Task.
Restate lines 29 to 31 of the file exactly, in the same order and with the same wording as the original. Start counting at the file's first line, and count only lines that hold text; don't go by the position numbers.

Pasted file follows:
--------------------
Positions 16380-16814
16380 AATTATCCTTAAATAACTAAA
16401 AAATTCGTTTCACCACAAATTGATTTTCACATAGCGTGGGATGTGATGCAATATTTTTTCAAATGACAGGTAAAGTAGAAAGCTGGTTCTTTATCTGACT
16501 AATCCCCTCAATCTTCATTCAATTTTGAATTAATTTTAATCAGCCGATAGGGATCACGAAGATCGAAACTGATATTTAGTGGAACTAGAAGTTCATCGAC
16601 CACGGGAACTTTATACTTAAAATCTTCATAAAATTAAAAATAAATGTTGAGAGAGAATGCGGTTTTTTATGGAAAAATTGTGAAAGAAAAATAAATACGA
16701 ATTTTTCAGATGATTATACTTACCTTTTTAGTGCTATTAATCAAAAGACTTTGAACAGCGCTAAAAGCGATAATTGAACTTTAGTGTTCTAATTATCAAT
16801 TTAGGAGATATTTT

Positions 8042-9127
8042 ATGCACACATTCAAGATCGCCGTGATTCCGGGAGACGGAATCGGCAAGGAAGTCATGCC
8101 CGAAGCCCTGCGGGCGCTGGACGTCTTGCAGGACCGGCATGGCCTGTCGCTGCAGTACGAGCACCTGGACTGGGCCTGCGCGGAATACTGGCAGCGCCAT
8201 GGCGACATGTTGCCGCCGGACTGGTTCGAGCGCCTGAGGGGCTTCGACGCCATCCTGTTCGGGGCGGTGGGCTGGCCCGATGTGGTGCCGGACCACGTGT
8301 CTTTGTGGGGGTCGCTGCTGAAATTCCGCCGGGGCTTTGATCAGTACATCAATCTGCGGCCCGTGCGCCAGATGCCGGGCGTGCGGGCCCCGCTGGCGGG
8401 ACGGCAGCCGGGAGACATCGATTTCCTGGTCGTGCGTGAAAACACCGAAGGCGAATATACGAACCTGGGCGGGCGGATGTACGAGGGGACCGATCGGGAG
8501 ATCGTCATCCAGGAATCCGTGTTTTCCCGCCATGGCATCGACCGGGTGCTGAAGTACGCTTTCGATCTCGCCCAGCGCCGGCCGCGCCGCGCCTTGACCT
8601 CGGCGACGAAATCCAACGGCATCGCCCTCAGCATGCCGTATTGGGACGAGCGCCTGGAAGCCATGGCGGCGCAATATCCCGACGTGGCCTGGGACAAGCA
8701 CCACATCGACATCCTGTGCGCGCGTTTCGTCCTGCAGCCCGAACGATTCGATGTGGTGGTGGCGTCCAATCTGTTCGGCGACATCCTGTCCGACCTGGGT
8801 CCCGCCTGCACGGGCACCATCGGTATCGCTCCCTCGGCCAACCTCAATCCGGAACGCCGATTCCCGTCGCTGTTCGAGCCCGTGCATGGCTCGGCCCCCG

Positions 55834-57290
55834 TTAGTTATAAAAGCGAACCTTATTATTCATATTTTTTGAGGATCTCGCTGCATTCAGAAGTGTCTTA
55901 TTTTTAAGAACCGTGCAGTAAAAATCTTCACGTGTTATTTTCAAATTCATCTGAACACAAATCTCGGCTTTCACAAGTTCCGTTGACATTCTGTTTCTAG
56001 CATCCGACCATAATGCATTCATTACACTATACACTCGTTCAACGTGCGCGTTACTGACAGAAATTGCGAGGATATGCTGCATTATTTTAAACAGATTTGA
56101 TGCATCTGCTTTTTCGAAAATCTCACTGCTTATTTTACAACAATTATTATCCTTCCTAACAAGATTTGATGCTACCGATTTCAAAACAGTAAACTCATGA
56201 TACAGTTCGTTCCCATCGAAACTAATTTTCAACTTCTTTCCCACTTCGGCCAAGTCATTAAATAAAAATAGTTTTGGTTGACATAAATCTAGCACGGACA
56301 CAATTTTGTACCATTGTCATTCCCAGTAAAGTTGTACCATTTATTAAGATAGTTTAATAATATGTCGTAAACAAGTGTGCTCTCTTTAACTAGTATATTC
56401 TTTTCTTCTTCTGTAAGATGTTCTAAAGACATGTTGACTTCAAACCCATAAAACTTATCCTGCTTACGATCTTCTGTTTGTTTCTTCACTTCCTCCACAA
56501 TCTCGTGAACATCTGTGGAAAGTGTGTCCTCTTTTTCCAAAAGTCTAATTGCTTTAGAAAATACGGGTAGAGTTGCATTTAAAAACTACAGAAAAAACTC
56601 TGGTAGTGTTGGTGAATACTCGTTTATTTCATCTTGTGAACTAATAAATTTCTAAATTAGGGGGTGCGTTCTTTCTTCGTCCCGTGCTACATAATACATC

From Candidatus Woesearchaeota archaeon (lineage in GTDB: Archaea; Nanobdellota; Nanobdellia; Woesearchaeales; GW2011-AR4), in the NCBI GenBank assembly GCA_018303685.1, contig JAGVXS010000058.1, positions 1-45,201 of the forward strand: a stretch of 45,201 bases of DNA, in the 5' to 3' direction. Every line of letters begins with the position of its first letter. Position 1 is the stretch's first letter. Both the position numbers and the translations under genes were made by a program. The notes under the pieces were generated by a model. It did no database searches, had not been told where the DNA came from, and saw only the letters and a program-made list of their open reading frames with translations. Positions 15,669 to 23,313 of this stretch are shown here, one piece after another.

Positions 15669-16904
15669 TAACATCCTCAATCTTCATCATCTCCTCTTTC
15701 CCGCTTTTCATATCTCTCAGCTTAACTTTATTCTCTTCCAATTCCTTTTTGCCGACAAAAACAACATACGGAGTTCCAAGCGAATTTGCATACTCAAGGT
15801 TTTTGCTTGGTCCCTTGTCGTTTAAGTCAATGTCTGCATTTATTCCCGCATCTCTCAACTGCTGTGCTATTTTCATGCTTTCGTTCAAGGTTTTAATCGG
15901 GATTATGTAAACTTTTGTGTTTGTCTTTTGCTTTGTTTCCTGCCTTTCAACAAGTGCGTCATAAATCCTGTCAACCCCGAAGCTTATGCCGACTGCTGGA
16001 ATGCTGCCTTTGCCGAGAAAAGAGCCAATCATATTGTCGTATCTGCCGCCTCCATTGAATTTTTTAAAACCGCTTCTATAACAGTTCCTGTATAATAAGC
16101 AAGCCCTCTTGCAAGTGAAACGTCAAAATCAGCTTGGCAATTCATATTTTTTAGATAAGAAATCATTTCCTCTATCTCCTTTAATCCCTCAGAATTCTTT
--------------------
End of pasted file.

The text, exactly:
Positions 15669-16904
15669 TAACATCCTCAATCTTCATCATCTCCTCTTTC
15701 CCGCTTTTCATATCTCTCAGCTTAACTTTATTCTCTTCCAATTCCTTTTTGCCGACAAAAACAACATACGGAGTTCCAAGCGAATTTGCATACTCAAGGT